Education historian, Diane Ravitch, became known for her push to establish national standards for K-12 education. From 1997-2004, she served as a member of the National Assessment Governing Board and marshaled the federal testing program.
Now, in her book, The Life and Death of the Great American School System, she maintains that the use of these tests do not serve the needs of children. “We are so test-obsessed that schools are being closed based on test scores, even when those test scores reflect that the schools have a heavy enrollment of very poor kids or heavy enrollment of children with disabilities and children with all kinds of other needs,” says Ravitch. “We don’t look at the needs. We don’t evaluate the problems that need to be solved in that school. We just say ‘These are low scores. We have to close the school.'”
Ravitch goes on to say, “I used to think that our society and schools could use tests to improve. But what’s happened with the test – and I don’t think I understood this until No Child Left Behind really went into full implementation — is that tests have now become the linchpin of education.”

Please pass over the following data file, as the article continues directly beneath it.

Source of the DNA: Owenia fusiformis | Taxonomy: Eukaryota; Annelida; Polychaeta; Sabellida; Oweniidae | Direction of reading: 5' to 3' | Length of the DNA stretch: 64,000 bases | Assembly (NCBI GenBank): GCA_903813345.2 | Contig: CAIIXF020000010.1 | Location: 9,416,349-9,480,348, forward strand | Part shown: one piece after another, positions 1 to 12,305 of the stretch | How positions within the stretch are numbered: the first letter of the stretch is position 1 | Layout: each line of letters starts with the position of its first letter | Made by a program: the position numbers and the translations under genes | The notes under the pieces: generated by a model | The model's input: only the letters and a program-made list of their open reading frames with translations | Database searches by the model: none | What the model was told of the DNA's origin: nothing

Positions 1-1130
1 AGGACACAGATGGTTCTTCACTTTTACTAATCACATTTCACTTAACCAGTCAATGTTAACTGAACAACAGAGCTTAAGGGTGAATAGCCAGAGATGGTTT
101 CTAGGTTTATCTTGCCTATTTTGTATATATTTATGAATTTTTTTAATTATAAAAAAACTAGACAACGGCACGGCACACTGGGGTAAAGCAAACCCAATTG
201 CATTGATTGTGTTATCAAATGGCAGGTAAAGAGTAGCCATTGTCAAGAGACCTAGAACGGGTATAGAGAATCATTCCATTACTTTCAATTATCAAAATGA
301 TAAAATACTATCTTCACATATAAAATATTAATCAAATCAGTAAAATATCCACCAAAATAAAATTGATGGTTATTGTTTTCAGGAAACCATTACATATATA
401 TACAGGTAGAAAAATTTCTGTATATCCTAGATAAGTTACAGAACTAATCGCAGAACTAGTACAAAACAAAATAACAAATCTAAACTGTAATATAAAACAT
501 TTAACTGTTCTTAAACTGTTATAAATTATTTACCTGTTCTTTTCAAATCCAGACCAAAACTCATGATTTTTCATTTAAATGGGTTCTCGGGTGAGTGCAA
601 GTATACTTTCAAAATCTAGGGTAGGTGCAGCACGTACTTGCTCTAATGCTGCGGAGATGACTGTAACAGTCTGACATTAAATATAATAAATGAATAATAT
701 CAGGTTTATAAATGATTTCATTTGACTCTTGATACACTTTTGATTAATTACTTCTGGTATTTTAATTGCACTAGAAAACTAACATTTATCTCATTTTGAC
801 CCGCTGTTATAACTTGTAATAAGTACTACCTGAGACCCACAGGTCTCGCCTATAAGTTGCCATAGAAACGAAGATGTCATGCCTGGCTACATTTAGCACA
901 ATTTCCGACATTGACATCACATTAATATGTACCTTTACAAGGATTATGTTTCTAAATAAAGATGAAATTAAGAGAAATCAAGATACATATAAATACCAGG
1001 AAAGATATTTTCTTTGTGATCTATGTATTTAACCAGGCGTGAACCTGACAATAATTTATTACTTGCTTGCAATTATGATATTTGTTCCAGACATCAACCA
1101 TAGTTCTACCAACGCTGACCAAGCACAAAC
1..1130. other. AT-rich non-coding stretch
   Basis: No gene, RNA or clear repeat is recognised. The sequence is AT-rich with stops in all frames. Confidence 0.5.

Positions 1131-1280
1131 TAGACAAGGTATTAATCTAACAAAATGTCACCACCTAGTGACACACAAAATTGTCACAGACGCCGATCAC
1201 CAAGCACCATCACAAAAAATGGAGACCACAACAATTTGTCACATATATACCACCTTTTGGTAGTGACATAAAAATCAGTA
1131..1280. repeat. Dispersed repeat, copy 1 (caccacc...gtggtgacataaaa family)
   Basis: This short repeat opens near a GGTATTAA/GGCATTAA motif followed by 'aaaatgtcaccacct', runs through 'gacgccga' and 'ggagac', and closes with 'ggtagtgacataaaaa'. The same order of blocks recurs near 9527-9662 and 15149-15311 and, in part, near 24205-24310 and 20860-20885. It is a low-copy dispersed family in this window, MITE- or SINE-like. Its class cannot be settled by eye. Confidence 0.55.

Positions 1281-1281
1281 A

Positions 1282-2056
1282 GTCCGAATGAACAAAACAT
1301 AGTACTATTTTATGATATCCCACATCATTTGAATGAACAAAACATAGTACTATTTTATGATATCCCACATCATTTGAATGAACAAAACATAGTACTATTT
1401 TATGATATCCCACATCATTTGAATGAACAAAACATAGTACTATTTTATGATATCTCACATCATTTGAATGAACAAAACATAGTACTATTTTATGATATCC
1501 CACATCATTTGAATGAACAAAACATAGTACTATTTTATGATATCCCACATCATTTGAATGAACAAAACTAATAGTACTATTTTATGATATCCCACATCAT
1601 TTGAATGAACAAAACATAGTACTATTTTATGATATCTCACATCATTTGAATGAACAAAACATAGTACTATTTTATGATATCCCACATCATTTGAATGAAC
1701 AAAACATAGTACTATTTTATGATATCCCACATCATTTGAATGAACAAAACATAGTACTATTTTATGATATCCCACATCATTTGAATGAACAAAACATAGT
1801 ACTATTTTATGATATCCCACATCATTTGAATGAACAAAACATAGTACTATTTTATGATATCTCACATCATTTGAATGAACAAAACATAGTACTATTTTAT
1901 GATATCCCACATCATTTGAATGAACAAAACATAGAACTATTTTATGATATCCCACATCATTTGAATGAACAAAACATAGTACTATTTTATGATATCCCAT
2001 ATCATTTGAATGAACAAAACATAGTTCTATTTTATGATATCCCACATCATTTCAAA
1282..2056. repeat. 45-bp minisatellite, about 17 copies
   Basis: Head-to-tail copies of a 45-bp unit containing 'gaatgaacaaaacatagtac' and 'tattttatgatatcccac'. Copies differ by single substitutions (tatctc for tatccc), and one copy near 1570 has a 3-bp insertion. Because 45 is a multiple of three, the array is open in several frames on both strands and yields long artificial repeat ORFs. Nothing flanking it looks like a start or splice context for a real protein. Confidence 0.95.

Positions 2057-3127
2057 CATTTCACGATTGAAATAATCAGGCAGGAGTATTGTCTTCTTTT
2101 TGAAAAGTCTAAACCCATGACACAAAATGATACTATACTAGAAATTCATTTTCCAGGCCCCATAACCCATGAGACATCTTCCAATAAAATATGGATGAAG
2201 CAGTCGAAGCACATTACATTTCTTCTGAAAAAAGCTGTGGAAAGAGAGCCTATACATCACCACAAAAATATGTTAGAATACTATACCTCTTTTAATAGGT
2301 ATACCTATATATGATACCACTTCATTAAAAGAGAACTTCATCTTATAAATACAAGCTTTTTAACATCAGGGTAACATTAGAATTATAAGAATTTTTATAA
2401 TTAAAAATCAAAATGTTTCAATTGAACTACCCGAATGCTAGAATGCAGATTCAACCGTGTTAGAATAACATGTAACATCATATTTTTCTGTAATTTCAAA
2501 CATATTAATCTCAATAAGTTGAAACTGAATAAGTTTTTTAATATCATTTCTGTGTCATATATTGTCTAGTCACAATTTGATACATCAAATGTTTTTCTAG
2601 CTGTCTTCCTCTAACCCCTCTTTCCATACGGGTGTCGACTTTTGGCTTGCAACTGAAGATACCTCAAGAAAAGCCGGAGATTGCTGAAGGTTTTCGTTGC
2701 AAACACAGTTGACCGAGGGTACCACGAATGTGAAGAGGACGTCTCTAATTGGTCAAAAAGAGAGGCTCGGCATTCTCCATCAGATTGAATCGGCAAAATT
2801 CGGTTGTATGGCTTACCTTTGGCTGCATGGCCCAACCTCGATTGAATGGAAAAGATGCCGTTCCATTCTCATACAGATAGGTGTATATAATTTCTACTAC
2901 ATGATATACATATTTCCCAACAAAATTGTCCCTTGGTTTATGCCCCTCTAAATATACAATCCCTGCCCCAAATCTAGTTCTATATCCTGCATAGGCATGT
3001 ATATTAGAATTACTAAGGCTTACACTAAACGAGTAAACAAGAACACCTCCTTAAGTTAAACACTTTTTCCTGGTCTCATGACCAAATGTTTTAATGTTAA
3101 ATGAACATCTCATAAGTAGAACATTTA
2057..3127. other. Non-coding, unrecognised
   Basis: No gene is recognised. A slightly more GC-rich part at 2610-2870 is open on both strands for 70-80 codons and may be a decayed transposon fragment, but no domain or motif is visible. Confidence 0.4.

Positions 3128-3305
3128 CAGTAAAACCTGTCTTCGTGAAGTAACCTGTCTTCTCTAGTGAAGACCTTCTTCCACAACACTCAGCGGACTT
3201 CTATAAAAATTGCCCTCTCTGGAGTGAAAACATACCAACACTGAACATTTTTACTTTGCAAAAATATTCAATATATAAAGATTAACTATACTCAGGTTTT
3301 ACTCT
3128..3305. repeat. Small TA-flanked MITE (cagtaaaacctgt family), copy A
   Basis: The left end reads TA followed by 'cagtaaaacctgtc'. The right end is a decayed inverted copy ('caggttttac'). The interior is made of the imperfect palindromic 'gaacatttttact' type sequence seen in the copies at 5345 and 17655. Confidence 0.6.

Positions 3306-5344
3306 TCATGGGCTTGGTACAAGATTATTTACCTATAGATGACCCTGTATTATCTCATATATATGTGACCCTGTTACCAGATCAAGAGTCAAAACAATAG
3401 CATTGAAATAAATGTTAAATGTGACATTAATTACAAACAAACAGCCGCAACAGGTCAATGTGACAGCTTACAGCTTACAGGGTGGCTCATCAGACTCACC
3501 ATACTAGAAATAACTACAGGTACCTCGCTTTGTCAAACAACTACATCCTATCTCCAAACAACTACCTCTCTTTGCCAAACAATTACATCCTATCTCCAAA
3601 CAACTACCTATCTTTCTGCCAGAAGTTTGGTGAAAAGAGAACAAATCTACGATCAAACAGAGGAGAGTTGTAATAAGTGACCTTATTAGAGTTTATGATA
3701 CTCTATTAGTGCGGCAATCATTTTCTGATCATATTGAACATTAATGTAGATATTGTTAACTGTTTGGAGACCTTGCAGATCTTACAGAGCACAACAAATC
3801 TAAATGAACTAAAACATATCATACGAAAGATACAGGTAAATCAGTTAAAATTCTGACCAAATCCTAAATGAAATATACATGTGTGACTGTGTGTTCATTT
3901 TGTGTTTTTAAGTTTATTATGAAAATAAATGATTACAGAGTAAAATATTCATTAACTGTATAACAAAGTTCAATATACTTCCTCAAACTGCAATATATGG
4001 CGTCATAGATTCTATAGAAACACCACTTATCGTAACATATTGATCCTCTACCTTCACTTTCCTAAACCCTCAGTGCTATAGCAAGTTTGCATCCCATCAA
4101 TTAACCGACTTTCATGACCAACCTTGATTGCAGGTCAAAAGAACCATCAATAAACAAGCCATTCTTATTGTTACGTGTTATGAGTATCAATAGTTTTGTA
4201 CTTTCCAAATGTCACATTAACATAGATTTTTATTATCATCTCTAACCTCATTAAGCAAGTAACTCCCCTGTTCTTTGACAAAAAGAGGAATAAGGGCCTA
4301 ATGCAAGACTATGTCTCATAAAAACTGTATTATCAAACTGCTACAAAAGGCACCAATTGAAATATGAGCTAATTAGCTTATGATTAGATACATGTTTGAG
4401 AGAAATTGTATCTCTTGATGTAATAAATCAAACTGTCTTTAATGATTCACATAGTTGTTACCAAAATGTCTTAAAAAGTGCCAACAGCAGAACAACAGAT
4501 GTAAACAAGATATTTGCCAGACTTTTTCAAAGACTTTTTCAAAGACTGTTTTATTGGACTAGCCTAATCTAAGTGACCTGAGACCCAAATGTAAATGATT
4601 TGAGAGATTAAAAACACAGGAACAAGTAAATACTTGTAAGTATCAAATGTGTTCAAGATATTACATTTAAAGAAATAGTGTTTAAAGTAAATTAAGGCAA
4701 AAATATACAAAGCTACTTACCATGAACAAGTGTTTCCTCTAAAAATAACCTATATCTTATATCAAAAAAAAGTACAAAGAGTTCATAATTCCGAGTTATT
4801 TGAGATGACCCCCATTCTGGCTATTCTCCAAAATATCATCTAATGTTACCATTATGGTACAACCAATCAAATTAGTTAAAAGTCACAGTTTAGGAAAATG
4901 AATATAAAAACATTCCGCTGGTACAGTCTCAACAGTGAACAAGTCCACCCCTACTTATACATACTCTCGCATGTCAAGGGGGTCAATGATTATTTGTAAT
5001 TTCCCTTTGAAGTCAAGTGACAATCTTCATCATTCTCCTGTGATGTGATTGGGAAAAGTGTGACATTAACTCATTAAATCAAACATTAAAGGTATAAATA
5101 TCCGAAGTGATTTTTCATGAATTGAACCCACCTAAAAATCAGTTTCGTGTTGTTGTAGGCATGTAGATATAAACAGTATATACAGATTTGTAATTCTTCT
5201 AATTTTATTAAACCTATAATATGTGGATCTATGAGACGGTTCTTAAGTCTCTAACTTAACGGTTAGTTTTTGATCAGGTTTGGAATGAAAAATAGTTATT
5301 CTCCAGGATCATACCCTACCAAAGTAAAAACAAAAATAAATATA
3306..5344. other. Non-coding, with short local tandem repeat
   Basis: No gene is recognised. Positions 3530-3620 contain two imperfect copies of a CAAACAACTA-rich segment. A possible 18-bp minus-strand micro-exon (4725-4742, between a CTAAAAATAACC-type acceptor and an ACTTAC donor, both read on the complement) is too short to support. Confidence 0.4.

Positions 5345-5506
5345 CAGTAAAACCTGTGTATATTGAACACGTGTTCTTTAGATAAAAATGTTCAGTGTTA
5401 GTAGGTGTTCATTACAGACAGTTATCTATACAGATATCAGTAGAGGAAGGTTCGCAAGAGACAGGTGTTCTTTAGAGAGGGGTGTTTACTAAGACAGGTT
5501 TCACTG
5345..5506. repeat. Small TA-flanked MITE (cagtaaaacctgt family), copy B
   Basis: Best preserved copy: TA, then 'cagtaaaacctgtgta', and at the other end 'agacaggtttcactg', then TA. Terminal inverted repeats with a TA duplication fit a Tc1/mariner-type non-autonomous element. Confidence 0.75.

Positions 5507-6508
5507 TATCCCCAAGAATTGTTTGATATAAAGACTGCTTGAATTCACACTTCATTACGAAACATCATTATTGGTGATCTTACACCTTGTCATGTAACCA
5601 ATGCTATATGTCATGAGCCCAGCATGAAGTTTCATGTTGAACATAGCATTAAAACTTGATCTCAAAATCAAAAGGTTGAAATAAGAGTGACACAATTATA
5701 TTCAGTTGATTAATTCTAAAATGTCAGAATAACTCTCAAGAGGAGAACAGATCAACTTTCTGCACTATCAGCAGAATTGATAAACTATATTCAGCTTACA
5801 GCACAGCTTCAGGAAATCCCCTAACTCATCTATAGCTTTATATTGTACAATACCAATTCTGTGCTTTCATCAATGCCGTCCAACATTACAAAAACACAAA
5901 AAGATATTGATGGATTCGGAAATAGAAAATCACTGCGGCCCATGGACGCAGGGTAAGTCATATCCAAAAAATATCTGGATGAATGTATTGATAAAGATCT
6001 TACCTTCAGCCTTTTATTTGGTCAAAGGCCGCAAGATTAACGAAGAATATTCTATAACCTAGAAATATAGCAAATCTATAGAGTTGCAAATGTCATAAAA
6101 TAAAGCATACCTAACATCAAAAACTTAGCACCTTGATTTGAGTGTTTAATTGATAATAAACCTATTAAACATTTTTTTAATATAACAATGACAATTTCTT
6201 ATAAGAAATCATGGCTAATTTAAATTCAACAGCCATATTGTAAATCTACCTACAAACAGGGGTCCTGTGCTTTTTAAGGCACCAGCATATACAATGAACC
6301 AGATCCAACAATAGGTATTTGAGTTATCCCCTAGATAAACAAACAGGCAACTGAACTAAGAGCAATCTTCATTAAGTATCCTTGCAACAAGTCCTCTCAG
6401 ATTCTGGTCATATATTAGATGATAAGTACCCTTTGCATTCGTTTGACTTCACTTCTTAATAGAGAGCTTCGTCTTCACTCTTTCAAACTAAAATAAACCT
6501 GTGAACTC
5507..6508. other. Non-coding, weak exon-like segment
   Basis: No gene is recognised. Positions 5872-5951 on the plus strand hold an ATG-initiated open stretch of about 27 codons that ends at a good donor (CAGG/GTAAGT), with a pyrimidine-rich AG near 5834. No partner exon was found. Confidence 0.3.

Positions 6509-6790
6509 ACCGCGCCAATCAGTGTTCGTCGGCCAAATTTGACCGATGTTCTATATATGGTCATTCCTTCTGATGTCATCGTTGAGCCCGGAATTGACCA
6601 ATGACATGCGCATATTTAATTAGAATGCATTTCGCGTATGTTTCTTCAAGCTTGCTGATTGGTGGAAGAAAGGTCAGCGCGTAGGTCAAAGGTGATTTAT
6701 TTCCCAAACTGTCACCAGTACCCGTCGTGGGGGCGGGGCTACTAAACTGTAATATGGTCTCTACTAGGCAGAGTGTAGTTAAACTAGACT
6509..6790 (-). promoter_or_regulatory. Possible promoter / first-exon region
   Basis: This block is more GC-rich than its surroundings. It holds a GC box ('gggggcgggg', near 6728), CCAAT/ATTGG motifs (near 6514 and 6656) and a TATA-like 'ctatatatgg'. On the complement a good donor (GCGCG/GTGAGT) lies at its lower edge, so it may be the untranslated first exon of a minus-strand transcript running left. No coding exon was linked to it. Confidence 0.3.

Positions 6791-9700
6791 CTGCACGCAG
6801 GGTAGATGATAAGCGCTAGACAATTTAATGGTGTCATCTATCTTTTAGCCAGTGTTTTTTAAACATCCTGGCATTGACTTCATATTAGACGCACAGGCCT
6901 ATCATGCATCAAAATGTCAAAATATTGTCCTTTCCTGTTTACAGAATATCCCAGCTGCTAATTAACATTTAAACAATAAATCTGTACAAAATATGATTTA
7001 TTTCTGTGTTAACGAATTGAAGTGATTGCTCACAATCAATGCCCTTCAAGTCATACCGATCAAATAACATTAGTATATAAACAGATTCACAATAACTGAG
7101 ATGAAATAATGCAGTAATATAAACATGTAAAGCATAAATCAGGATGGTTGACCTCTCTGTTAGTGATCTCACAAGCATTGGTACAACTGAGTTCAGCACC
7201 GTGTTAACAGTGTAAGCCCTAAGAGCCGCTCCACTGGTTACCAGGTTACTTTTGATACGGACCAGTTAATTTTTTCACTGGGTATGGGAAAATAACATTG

“The problem,” as Ravitch writes in The Life and Death of the Great American School System, “was the misuse of testing for high-stakes purposes, the belief that tests could identify with certainty which students should be held back, which teachers and principals should be fired or rewarded, and which schools should be closed–and the idea that these changes would inevitably produce better education.”
It’s an interesting debate as we sit on the precipice of the Common Core Standards movement. Will we learn from the past, or will the new assessment measures be another version of “standardized testing”? Will this be another way to evaluate which teachers keep their jobs or which students proceed to the next grade, or will the Common Core assessments be an effective metric for college and career readiness as PARCC has proposed?
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